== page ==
The fourth member of that club is former NC State center Garrett Bradbury. He won the Rimington Trophy (nation's best center) in 2018 and was the No. 18 pick in the draft a few months later. The Wolfpack only allowed 11 sacks in 13 games that year, despite averaging more than 38 pass attempts per game. His work in the middle of that O-line was indispensable.
And while D'Brickashaw Ferguson wasn't a consensus All-American, the former Cavalier was the No. 4 pick in the 2006 NFL draft. He went on to have an impressive 10-year career in the NFL in which he started each of his 160 games at left tackle. Prior to that decade-long run with the New York Jets, Ferguson was the anchor of a UVA line that played in bowl games in four consecutive seasons.
Defensive End: Julius Peppers, North Carolina; Chris Long, Virginia
Defensive Tackle: Aaron Donald, Pitt; Christian Wilkins, Clemson
It feels wrong to leave Clemson's Vic Beasley off the list, considering he was a two-time consensus All-American who became the No. 8 pick in the 2015 NFL draft. However, both Julius Peppers and Chris Long placed 10th in the Heisman vote the year before going No. 2 overall in the NFL draft. It would be even more unforgivable to omit one of those pass-rushing phenoms.
Peppers was a unanimous All-American who won the Chuck Bednarik Award (best defensive player in the country) in 2001. Though only his junior season technically counts for the All-Century team, Peppers had 53 tackles for loss, 30.5 sacks, five interceptions and five forced fumbles in his three seasons with the Tar Heels. (He was also a pretty solid power forward on the basketball court for UNC.)
Long was also a unanimous All-American in his final season of college football, during which he had 14 sacks, nine passes defended and a pair of forced fumbles. Long was a finalist for basically every defensive award under the sun, though he only ended up winning the Ted Hendricks Award, which goes to the best defensive end in the country.
Aaron Donald is one of the greatest defensive tackles of all time. As with Peppers, only his final season actually counts for this exercise, as Pitt was in the Big East for Donald's first three years of college football. In that lone season in the ACC, though, Donald had 28.5 tackles for loss, 11.0 sacks and four forced fumbles in the process of winning both the Bednarik Award and the Bronko Nagurski Trophy in 2013.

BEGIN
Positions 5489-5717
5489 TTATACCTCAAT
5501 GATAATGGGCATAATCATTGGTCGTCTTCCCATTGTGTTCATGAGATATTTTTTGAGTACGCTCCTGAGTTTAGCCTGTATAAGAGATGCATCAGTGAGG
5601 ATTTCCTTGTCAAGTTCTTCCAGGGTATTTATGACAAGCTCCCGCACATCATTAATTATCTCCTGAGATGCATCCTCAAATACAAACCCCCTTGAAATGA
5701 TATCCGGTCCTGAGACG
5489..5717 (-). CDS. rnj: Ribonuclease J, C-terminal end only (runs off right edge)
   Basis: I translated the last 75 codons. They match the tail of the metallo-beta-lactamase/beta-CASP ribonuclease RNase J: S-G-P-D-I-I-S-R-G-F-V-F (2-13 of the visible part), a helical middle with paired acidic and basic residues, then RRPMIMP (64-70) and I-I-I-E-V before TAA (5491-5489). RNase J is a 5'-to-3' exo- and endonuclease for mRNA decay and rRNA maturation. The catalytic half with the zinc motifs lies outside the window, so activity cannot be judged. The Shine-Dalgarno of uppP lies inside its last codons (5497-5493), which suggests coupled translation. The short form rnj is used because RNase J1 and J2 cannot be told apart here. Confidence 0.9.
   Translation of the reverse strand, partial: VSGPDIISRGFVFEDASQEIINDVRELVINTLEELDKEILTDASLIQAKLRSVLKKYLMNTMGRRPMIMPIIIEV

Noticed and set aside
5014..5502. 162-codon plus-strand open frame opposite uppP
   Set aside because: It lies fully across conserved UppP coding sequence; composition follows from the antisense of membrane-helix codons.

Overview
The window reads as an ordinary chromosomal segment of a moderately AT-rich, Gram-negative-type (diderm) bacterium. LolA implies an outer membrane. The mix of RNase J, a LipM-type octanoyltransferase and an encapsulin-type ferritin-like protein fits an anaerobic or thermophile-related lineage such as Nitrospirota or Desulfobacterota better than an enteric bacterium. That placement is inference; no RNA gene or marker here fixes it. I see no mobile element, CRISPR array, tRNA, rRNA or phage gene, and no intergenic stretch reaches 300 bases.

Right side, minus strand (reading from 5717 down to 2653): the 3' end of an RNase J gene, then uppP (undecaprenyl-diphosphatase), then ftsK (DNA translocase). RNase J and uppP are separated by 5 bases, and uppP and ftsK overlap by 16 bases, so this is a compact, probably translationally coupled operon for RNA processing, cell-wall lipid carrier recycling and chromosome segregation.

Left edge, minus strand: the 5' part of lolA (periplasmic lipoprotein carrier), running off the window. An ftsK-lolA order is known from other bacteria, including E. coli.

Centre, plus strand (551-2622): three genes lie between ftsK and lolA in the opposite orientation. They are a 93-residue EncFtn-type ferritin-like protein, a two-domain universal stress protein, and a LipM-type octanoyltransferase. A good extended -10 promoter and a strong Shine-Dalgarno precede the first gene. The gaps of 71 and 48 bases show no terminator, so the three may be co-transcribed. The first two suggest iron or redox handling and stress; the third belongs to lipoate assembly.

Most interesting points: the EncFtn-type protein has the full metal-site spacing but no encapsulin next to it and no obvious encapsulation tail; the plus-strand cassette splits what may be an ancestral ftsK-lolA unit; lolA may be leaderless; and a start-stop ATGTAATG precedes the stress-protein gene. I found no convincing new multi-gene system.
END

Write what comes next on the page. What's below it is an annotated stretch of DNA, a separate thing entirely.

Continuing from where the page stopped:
And Christian Wilkins earned multiple first-team All-American votes in both 2016 and 2017 before becoming a unanimous All-American in 2018. Between those three seasons, Wilkins amassed 36 tackles for loss, 14 sacks, 15 passes defended and four fumble recoveries. He did a sensational job up the middle for a 2018 Clemson D line that was easily one of the best ever assembled.
The Picks: E.J. Henderson, Maryland; Luke Kuechly, Boston College; Isaiah Simmons, Clemson
In addition to winning both the Butkus Award (top linebacker in the country) and the Chuck Bednarik Award (best defensive player in the country) in 2002, E.J. Henderson was the only two-time ACC Defensive Player of the Year since 2000, as well as the only defensive player to be named ACC Player of the Year during that time.
Per UMTerps.com, the two-time consensus All-American linebacker still holds the NCAA record for most solo tackles in a season (135) as well as the NCAA record for solo tackles per game in a career (8.8). Henderson also had 62.5 tackles for loss, serving as an extremely disruptive force for the Terrapins during two of their best seasons of the past 40 years.
Boston College's Luke Kuechly was also a two-time consensus All-American in 2010 and 2011 and the Butkus Award winner in 2011. Kuechly didn't spend as much time in the offense's backfield as Henderson did, but he averaged 14.0 total tackles per game over the course of his three seasons with the Eagles and also picked off seven passes en route to becoming the No. 9 pick in the 2012 NFL draft.